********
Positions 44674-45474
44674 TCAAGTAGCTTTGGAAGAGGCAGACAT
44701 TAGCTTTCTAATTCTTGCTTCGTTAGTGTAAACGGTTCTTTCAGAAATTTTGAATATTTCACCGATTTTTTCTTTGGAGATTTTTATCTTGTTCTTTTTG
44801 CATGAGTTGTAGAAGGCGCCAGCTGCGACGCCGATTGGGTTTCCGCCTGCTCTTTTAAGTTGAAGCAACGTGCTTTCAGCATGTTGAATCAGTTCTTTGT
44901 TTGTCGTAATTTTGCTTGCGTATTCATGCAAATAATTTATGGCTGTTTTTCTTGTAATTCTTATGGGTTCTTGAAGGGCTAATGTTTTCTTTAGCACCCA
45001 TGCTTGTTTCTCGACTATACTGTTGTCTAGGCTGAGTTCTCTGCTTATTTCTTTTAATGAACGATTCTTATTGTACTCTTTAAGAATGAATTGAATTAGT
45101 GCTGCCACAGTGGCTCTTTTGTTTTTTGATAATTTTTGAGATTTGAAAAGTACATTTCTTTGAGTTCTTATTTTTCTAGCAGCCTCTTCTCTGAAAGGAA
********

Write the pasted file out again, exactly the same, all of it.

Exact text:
Positions 44674-45474
44674 TCAAGTAGCTTTGGAAGAGGCAGACAT
44701 TAGCTTTCTAATTCTTGCTTCGTTAGTGTAAACGGTTCTTTCAGAAATTTTGAATATTTCACCGATTTTTTCTTTGGAGATTTTTATCTTGTTCTTTTTG
44801 CATGAGTTGTAGAAGGCGCCAGCTGCGACGCCGATTGGGTTTCCGCCTGCTCTTTTAAGTTGAAGCAACGTGCTTTCAGCATGTTGAATCAGTTCTTTGT
44901 TTGTCGTAATTTTGCTTGCGTATTCATGCAAATAATTTATGGCTGTTTTTCTTGTAATTCTTATGGGTTCTTGAAGGGCTAATGTTTTCTTTAGCACCCA
45001 TGCTTGTTTCTCGACTATACTGTTGTCTAGGCTGAGTTCTCTGCTTATTTCTTTTAATGAACGATTCTTATTGTACTCTTTAAGAATGAATTGAATTAGT
45101 GCTGCCACAGTGGCTCTTTTGTTTTTTGATAATTTTTGAGATTTGAAAAGTACATTTCTTTGAGTTCTTATTTTTCTAGCAGCCTCTTCTCTGAAAGGAA